Relative economic uncertainty is driving many locals to migrate to towns and cities from the countryside, resulting in disparities between urban and rural markets. Globalization, however, has led to an increase in the number of international buyers who have the money to invest in luxury, vacation or rental properties in France. Additionally, faced with the prospect of dwindling real estate values at home, buyers from the UK and Northern Europe are showing interest in some parts of rural France and appear keen to benefit from the relatively low prices.

A recent FNAIM report for Q3 2010 points to a disparate market. While price increases were the highest in Paris and to a lower extent in the Ile de France region, Aquitaine, Cote d’Azur, Brittany and Provence, prices fell in Lorraine, Normandy and Picardy. Elsewhere, prices remained more or less stable. Prices tend to be higher in the main cities and towns because demand exceeds supply. In general, Q3 has seen more sales but house prices have risen only in some regions.

Paris, the wider Ile de France region and PACA (Provence and Cote d’Azur) are still popular with foreign buyers. Demand for good properties continues to be encouraging irrespective of interest rates and fiscal incentives. Reportedly, prices of apartments in Paris touched historic highs in Q2 2010, with the average price going up to 6680 euros per square meter.

Economic sluggishness notwithstanding, France continues to be one of the most popular tourist destinations in the world. Buying to let in popular tourist destinations including the French Alps and Cote d’Azur has proved to be quite profitable for many foreigners who also have the assurance of French real estate being a fairly safe investment over the long term.

All things considered, a new property or an old one of good quality in the right location is likely to be a stable investment from a long term perspective. And this could be a good time to invest.

Facts about real estate transactions in France:
In France, foreigners are free to buy property without any restrictions. Though most property is freehold, 99 year leases are also available. The use of French notary is a must for all French property transactions.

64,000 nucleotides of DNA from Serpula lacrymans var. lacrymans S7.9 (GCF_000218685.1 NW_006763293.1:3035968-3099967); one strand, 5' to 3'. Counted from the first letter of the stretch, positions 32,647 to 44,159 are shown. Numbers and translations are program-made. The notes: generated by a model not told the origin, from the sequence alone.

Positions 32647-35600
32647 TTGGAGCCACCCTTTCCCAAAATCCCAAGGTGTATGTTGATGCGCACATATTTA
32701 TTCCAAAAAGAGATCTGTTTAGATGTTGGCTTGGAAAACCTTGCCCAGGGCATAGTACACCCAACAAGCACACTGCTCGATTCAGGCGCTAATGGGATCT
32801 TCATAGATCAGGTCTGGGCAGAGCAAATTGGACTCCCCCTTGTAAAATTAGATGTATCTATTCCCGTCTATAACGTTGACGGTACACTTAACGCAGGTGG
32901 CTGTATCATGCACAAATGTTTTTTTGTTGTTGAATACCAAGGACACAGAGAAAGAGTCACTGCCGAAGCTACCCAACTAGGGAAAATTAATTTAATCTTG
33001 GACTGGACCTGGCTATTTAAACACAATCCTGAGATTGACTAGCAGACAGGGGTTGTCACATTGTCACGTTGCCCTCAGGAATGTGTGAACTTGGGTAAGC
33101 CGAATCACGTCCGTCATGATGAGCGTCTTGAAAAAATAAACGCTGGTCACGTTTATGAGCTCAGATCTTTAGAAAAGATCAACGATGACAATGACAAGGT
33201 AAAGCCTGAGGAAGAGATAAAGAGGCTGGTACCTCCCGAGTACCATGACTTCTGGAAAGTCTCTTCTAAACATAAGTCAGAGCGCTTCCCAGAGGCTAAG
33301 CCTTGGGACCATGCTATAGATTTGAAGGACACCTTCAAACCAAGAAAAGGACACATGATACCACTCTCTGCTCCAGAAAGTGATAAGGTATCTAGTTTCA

• Buyer and seller sign preliminary agreement once price and property particulars are agreed upon.
• Normally, buyer deposits 5% to 10% of the price with the notaire who keeps it in an account for the buyer. The deposit serves as a guarantee until the sale is concluded or cancelled.
• A 7-day cooling-off period follows, during which the buyer can reconsider his decision.
• Structural surveys, land registry, local authority and planning permission searches are conducted after the preliminary agreement is signed.
• On completion of all formalities, the buyer and seller sign the Acte Authentique de Vente at the Notaire’s office.
• Buyer pays sale price net of deposit plus legal fees and taxes to the notaire.
• After documentation is complete and the house is insured, keys are handed over to the buyer.

Buyer pays 8.67% to 13.37% of property price in transaction costs.
Seller pays 2.39% to 5.98% of property price in transaction costs.

On an average, it takes around 193 days to conclude all the 10 procedures required to register a property in France.


Do you own your own holiday home?
If so we can generally reclaim 30% of the purchase price back from the taxman for you!
On a £300K property that means that you can offset £90k.
Claim Tax back Now! Act now to get your claim in to HMRC by the tax deadline of January 2011
http://www.holprop.com/newsletter/tax-rebates.htm